As in most secular communes, there was a strong emphasis upon the radical reform of education, with “perfect freedom of intercourse between students and teaching body.” There were no rigid study hours and the children’s time was divided between school and work in the fields or about the house. In the course of events, the colony attracted experienced farmers, carpenters, shoemakers, and printers, as well as several teachers, but initially the directors of agriculture were Charles A. Dana and Nathaniel Hawthorne, neither of whom knew anything about farming and who found the physical work so exhausting that it made intellectual effort impossible.

At first there were only twenty members. Most of the leading Transcendentalists, except for John S. Dwight, Minot Pratt, George Partridge, and Bradford and Warren Burton who were amongst the original shareholders, were skeptical; and Ralph Waldo Emerson remained antagonistic to the end, referring to Brook Farm as “a perpetual picnic, a French Revolution in small, an Age of Reason in a patty pan,” a completely unjust statement. Most of the people had known one another before coming to the farm, and although the gospel of Transcendentalism — a combination of radical secession from Unitarianism and Universalism mixed with evolutionism, monism, pragmatism, humanism, and an interest in the just discovered mysticism of India — might seem to us to have been too amorphous a faith to inspire binding commitment, it did not seem so to them.

To the strait-laced puritan farmer in the neighborhood, Brook Farm was a secret iniquity, a Babylon set down in his midst. To colonists who came from strait-laced Congregationalist backgrounds, their fellow members seemed totally irreligious. They played croquet or went on picnics on the Sabbath, and the more abandoned female members even knitted and sewed. Ripley himself was an intensely religious man with a good deal of wisdom gained from his pastoral experience. He was imperturbably good-humored in the face of contentions and frustrations amongst his followers. In his quiet way he seems to have emanated a powerful charisma strong enough to hold the colony together and keep it on an even keel.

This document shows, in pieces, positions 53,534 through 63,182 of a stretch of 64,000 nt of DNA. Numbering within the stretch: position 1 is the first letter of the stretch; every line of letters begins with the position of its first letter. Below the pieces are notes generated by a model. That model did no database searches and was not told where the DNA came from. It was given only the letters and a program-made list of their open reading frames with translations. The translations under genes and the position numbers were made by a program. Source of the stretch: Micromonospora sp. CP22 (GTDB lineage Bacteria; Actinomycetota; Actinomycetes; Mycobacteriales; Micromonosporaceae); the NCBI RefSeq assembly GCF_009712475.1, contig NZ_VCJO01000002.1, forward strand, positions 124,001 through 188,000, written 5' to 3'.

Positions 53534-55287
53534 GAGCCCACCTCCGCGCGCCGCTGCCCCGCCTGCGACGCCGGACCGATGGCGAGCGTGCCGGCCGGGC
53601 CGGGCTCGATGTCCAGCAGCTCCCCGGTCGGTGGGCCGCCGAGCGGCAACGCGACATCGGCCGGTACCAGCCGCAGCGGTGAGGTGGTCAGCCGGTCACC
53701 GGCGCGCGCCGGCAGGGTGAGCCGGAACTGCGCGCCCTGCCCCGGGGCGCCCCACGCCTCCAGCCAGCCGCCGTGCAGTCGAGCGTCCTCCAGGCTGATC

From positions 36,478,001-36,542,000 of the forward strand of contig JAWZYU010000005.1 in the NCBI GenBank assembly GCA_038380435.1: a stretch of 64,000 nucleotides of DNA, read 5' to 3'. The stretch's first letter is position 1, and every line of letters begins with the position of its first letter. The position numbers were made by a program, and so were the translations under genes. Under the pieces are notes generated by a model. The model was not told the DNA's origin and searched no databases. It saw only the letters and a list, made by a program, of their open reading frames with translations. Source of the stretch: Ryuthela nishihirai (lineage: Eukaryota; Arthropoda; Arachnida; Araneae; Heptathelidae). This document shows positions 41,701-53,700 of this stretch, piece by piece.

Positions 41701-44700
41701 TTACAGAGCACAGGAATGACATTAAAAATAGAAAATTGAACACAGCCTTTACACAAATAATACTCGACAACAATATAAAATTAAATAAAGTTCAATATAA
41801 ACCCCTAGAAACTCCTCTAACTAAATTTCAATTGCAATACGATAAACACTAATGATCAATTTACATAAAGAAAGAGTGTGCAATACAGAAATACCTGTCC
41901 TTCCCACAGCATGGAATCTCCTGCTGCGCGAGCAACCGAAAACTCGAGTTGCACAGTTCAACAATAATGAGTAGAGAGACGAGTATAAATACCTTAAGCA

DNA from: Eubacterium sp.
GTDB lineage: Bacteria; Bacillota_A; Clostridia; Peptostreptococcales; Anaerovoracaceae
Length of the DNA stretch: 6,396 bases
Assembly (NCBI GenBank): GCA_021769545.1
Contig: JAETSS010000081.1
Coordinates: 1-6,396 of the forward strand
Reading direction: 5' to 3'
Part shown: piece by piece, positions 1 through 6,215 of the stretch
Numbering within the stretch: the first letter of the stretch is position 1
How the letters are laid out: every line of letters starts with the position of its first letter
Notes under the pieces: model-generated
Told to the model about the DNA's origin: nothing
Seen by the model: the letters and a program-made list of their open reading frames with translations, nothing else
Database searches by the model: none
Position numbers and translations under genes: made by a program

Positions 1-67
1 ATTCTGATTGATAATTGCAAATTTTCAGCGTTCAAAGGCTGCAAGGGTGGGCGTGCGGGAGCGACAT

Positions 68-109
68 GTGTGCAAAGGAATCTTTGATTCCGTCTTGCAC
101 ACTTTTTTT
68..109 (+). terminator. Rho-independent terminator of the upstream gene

At first there were only twenty members and there were never more than eighty, but those who stayed worked together with enthusiasm and a surprising minimum of contentiousness. It could be said of Brook Farm that it was not a communist, but a cooperative enterprise; but the cooperative aspects were largely administrative, and the smallness, cohesion, and enthusiasm made it in fact a commune. Economically Brook Farm never became self-sustaining — even in agriculture — much less profitable; but the difference was made up by the school, which took in students from the outside, and which became not only successful and profitable but produced a number of moderately famous people, amongst them George William Curtis, Father Isaac Hecker, the founder of the Paulist Fathers and one of the first Catholic Modernists, General Francis C. Barlow, and a large number of well-balanced adults, who looked back on their school days at Brook Farm as amongst the happiest of their lives.

Although Brook Farm was on the border between a religious and a secular colony, and although its sophisticated members were far from being superstitious or “primitive” or dogmatic in their beliefs, the governing philosophy was certainly millenarian. In his early conversations with Channing, Ripley spoke of his failure as a minister because his congregation lived one life on Sundays and another, manifestly in defiance of Christian principles, on weekdays. He wanted, as it says of heaven in the ancient hymn, a society of perpetual Sabbaths. As plans for the colony matured, Ripley, Elizabeth P. Peabody, and Margaret Fuller began to speak in The Dial of Brook Farm in typical millenarian terms as an apostolic community modeled on the life of Jesus and his disciples. Further, it would come out of the doomed cities and establish a community of love to set an example to the world — in short, a saving remnant.